The following table sorts our stakeholder groups by there importance to the success of the project and their influence. The government (GOV) for example, is not critical for the project, we do not require their funding or endorsement. However, the government has great influence through the legislation and enforcement of sanitation codes.

Stakeholder Influence Importance of Stakeholder for Success of Project
Unknown None 1 2 3 4 Great 5
None 1 OR
Great 5 NGO SR, M, W

Our Access

We have several connections to individuals and organizations currently working on development projects in Ramapir No Tekro. Kaylyn Berry, A Cal Poly Architecture student (visit her Blog here), plans to design and build a structure in Ramapir No Tekro as her senior thesis project. She has expressed interest in including a composting toilet facility in the design. The Anganwadi Project builds schools in Ramapir No Tekro. We are discussing the possibility of building composting toilet facilities at their schools and developing the methods to do so. Manav Sadhna is a highly active NGO in Ramapir No Tekro. The organization operates a community center which we think could balled the Environmental Sanitation Institute, which provides sanitation education. The diagram below shows how our access guides the projects which we may undertake.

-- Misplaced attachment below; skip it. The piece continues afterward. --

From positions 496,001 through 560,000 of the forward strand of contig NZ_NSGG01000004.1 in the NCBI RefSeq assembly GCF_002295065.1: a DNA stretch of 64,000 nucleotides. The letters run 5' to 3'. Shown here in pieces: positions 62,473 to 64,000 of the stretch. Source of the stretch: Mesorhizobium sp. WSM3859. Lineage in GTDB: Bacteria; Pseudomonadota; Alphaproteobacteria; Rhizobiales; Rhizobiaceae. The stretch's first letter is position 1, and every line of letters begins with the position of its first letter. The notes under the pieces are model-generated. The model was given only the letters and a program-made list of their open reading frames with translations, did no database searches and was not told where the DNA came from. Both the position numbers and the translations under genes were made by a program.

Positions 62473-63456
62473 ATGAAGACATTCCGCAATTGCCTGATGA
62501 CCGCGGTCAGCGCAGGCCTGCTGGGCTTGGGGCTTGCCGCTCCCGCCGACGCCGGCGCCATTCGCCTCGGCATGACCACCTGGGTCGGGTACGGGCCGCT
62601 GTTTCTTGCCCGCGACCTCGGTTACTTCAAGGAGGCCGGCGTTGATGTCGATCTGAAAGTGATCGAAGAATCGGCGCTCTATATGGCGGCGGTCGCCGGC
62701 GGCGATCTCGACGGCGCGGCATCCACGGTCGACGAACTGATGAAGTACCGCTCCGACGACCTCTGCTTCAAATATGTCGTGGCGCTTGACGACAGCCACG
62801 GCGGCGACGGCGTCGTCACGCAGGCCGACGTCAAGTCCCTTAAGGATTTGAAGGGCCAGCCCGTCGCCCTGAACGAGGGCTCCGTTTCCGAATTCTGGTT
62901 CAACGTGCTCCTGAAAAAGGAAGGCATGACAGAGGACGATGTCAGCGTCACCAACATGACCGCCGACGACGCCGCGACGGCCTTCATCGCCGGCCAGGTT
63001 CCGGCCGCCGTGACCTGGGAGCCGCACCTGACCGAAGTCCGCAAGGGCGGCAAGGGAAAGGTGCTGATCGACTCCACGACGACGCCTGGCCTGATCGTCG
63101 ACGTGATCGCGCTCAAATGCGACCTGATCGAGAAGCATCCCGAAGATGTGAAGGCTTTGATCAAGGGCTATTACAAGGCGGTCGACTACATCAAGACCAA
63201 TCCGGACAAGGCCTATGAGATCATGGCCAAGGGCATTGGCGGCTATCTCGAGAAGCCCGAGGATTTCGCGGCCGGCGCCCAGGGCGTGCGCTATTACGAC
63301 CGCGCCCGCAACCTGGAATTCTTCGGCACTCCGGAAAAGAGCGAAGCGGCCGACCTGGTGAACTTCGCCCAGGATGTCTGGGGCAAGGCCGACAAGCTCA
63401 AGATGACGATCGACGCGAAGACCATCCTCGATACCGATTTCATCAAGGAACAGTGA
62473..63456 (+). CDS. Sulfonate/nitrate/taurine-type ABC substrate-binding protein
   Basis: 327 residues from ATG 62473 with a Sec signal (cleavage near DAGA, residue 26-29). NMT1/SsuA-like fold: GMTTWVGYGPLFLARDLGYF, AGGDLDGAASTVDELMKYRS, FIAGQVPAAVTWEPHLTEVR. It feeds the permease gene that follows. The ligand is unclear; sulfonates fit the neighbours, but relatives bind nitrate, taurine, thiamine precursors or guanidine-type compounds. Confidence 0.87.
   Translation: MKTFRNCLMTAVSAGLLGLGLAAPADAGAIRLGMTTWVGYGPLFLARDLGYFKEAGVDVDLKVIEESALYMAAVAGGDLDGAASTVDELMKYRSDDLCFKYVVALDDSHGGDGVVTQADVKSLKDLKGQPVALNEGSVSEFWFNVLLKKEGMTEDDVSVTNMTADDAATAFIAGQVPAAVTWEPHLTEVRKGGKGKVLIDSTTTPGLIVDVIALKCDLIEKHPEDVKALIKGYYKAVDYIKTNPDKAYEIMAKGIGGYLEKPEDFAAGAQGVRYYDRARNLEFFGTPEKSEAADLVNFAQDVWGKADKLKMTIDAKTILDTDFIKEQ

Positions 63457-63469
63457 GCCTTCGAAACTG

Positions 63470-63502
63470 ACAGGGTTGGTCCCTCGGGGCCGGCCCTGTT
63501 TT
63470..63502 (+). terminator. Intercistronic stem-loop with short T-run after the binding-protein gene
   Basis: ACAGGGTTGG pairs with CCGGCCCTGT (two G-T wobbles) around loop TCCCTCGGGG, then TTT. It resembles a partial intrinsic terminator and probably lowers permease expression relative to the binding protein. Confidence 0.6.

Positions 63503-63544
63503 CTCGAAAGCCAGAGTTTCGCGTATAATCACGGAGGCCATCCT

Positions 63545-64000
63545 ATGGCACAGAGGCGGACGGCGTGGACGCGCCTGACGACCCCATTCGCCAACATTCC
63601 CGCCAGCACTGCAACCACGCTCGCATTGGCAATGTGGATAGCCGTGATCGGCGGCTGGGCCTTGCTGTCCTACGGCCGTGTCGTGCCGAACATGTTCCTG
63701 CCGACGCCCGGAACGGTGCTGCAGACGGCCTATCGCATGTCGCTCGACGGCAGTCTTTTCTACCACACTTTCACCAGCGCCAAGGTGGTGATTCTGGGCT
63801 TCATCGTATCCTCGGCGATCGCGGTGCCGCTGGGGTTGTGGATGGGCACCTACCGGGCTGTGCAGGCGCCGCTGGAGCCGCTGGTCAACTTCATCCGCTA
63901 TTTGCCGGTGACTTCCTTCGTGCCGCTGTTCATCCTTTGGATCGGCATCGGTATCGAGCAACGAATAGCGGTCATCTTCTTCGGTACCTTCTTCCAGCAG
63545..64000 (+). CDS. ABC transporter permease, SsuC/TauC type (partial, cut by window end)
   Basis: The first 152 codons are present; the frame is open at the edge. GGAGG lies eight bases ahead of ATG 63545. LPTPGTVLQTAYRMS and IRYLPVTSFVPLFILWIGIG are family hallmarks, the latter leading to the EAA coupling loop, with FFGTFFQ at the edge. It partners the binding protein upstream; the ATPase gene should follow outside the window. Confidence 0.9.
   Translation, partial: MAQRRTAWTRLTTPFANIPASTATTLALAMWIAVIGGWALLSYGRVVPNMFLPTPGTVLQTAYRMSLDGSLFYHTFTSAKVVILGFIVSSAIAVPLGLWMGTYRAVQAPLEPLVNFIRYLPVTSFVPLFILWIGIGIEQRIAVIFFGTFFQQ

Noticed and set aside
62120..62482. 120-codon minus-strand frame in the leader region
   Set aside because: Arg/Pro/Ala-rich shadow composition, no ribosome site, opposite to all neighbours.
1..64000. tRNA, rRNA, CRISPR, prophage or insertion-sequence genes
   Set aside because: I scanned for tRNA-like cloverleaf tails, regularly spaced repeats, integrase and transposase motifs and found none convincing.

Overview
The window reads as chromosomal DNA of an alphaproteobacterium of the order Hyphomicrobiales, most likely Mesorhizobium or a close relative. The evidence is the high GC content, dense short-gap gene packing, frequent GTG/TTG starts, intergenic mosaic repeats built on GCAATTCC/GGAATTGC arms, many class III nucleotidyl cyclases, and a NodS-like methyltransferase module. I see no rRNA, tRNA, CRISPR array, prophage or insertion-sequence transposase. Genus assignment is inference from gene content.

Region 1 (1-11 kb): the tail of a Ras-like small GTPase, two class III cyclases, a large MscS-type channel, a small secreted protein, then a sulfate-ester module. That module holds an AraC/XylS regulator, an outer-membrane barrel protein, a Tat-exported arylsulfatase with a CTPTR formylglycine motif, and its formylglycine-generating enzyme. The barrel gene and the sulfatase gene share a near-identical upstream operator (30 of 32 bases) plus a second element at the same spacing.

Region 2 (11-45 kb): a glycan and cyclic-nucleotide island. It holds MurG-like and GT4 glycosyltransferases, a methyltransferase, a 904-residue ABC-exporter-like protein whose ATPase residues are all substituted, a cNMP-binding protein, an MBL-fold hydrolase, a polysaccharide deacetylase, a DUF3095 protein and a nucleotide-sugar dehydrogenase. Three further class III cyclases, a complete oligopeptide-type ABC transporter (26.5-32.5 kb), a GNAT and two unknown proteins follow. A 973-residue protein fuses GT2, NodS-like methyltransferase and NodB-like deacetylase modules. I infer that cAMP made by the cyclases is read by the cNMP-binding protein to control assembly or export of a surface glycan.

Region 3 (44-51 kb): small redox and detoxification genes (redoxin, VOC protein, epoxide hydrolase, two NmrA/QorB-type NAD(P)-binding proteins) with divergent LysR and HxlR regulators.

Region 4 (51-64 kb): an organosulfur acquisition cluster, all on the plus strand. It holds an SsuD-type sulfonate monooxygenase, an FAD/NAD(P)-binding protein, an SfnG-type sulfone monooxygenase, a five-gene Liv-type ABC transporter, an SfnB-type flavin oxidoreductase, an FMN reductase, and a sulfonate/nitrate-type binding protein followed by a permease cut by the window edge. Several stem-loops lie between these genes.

Possibility Map

Kaylyn Berry: kaylynaberry@gmail.com
Anganwadi Project: Jane Rosthchild, jane@anganwadiproject.com
Jodie Fried, jodief@anganwadiproject.com
Manav Sadhna: info@manavsadhna.org
ESI: Devendra Parekh, esi.sughad@gmail.com

Our Approach

See our plans on the home page.